Water quality in home gardens

Page last updated: Thursday, 11 December 2014 - 10:08am

Please note: This content may be out of date and is currently under review.

Testing water for total soluble salts

Samples should be at least 500mL in a clear glass or plastic bottle, previously well rinsed with the water to be sampled. Use a clean, screw cap, cork or stopper to seal the bottle, and mark the bottle itself with the sender’s name and address, and the date of sampling.

Total solids in reticulation water

High levels of total solids such as clay or silt in water can cause problems including blocked nozzles and filters, excessive wear of pumps and nozzles, and adsorption of chemical molecules. This tie-up of chemicals, particularly by suspended clay particles, will reduce the effectiveness of some pesticides.

pH and alkalinity

Excessively acid or alkaline water may affect the uptake of nutrients by plants. It also may reduce the performance of some pesticides and damage the reticulation system. The acidity or basicity of reticulation water is expressed as pH (< 7.0 acidic; > 7.0 basic). The normal pH range for reticulation water is from 6.5 to 8.4.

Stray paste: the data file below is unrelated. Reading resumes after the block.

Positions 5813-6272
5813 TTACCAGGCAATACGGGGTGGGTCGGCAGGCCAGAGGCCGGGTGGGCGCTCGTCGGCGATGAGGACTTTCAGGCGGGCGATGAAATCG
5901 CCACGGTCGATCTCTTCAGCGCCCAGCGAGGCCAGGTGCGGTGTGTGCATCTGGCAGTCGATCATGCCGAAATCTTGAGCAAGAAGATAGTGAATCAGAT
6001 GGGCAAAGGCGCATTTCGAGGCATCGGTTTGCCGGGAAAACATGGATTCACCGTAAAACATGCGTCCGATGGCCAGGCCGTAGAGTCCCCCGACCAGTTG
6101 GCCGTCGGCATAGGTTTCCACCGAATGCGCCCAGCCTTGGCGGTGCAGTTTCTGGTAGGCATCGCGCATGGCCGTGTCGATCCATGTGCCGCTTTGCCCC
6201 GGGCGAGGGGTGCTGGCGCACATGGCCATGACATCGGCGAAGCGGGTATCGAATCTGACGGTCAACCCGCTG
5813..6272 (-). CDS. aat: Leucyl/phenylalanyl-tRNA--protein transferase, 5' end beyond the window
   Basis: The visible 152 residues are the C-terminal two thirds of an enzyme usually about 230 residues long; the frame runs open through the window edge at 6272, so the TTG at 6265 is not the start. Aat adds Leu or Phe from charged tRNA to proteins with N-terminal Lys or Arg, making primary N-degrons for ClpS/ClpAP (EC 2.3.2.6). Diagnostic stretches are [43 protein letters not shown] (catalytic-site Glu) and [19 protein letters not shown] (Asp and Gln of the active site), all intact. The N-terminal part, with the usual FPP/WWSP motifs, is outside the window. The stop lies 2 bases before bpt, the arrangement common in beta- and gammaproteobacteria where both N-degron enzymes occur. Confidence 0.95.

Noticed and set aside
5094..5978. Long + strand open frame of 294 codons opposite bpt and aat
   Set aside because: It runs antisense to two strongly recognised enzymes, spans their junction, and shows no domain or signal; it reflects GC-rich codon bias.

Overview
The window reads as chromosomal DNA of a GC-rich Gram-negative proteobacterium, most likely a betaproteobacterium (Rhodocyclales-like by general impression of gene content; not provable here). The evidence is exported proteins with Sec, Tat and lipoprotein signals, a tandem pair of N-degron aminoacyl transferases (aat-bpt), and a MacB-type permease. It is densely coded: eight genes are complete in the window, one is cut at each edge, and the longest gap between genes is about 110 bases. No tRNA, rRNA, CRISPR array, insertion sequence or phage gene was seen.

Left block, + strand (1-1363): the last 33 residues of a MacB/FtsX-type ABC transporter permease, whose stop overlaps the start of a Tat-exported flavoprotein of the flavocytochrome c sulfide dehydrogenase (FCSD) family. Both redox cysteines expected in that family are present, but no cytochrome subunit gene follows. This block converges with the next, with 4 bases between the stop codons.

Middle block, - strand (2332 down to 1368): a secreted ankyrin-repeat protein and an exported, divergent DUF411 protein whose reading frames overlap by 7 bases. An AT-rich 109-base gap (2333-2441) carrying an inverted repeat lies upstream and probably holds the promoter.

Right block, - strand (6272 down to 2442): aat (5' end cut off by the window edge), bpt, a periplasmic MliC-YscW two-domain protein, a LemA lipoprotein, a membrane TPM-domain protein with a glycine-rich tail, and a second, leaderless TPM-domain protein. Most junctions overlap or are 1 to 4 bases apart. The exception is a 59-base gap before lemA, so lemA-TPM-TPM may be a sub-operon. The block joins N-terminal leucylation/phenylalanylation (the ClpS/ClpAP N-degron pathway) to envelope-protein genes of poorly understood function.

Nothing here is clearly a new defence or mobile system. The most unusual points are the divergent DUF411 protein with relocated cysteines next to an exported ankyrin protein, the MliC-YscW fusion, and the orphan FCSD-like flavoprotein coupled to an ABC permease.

Many underground waters contain iron. Water containing iron in solution may be clear and colourless when first drawn, but becomes cloudy and eventually deposits reddish-brown hydrated iron oxide after standing in contact with the air. Iron in water stains clothes, buildings and pathways brown when used in sprinklers on nearby gardens. This can be a problem with sprinkler usage on fruit trees and nursery plants. Iron deposits may block trickle systems. There is no simple method of removing iron, so garden sprinklers should be sited to prevent spraying buildings and places where the stain might be conspicuous.


In arid areas excess boron may be a problem in the garden. If the water supply is considered suitable for the garden, yet beans, radish and citrus suffer, a check for boron is advisable.


Pest And Disease Information Service (PaDIS)